The Russians are also squabbling over their official entry, Nikita Mikhalkov’s Burnt By the Sun 2: Citadel, the sequel to his 1995 Oscar-winning foreign language film. Even though the full Russian Oscar selection committee voted for it, Mikhalkov has been “burnt” by committee head Vladimir Menshov, who is against putting the critical and box office flop forward to the American Academy. (Despite a $45 million budget, it grossed only $1.5 million). He is awaiting Mikhalkov’s formal response to his request that he pull the film. He has until October 1, according to the Russian rule book.

China’s choice of three-time nominee  Zhang Yimou’s (Ju Dou, Raise the Red Lantern, Hero) period epic The Flowers of War (formerly known during production as Heroes of Nanking), starring Oscar winner Christian Bale, is China’s most expensive film ever. It’s reportedly 40% English-language and 60% Mandarin, which lets it squeak by under Academy rules. Twenty minutes of footage from the film, which opens its regular run December 16 in China, was shown to buyers and press in Toronto and was well-received. Executive producer and former Universal Pictures honcho David Linde told me in Toronto that if the film gets a domestic distribution deal in time, it is entirely possible to open in the U.S. to qualify for all categories – presumably including a Best Actor bid for Bale. (Linde was non-committal on that, so we will have to wait and see.) If it gets nominated and the film is held from American release until next year, that would make it ineligible for other categories in 2012.

Among the countries still waiting to be heard from are frequent nominees Italy, Spain and Turkey. I fully expect those countries to select films that were all in the official competition in Cannes this year: Italy’s Habemus Papam from Nanni Moretti; Turkey’s Cannes Grand Prize winner Once Upon a Time in Anatolia from director Nuri Bilge Ceylan; and Spain’s The Skin I Live In, the first “horror” effort from two-time Oscar winner Pedro Almodovar. The latter has had a spotty track record with the Spanish Academy that makes the selections, but the rift is said to have eased. If they are in their right mind, they will certainly select Skin, which I think is one of Almodovar’s best and most entertaining films.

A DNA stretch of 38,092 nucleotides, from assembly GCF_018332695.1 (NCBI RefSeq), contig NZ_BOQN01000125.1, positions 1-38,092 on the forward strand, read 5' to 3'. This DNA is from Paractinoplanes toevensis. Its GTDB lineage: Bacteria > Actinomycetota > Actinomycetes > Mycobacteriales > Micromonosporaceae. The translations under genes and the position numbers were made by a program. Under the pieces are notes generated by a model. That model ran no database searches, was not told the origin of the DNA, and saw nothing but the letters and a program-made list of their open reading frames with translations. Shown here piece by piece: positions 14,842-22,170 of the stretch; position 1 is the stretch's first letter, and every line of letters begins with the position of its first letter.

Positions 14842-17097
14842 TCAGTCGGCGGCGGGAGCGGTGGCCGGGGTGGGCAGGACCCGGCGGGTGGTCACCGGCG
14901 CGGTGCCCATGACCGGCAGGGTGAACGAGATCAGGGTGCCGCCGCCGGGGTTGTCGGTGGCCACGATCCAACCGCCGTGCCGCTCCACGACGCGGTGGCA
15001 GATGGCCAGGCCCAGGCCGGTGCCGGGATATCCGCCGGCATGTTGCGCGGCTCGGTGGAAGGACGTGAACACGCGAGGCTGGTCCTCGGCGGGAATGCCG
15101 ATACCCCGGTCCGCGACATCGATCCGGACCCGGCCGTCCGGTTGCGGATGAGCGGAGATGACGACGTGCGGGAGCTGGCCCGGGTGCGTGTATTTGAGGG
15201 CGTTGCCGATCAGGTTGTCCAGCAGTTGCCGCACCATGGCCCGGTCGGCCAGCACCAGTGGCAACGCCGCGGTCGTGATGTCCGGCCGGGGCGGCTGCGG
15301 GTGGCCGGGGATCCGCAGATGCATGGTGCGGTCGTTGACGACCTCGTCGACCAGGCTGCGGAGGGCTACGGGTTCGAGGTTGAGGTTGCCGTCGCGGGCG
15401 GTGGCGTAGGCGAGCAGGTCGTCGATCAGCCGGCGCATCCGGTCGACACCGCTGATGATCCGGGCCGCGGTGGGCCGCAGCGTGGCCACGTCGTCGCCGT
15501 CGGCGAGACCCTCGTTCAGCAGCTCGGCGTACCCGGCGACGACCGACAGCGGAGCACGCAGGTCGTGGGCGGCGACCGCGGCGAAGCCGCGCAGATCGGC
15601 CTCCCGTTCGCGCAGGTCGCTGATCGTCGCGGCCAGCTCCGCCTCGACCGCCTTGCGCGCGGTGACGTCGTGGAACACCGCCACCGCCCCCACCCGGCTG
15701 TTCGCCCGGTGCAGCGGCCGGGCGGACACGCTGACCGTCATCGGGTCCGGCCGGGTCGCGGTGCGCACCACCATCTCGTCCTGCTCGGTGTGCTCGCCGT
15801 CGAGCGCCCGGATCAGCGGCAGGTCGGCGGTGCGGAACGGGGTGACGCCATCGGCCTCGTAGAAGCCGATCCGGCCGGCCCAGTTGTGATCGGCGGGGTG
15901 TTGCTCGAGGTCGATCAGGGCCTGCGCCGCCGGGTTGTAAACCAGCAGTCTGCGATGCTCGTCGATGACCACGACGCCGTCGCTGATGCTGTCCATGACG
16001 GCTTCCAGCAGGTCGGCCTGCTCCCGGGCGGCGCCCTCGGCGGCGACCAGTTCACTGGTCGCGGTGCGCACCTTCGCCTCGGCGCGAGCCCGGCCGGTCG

I am a bit surprised to see Belgium select Bullhead over Cannes prizewinner The Kid With a Bike from the highly respected Dardenne Brothers and also over Cannes’ Directors’ Fortnight grand prize winner, the brilliant coming-of-age story Les Geants.

France usually picks something out of the main competition in Cannes, especially because festival director Thierry Fremaux is also on France’s official Oscar selection committee. But this year the country chose the well-received film that opened the smaller Critics Week competition, Declaration of War, an emotional story of young parents trying to deal with their child’s cancer diagnosis. Perhaps after seeing the Academy ignore last year’s home-grown Cannes Grand Prize winner Of Gods and Men they decided to go in a different direction. They ignored potential candidate Polisse, which won the Jury Prize in this year’s main competition at the fest. They also passed over another French-bred competition entry, the enormously popular The Artist (which added to its laurels by winning the Audience Award today at the San Sebastian Film Festival). The black-and-white silent film set and shot in Hollywood is probably not perceived as French enough, despite the Gallic credentials of director Michel Hazanavicius and star Jean Dujardin (Best Actor in Cannes). A Weinstein Company source told me they aren’t upset as they are aiming for a Best Picture slot and don’t necessarily want the film perceived as a foreign language picture.

Highlights among other official selections so far: Read More »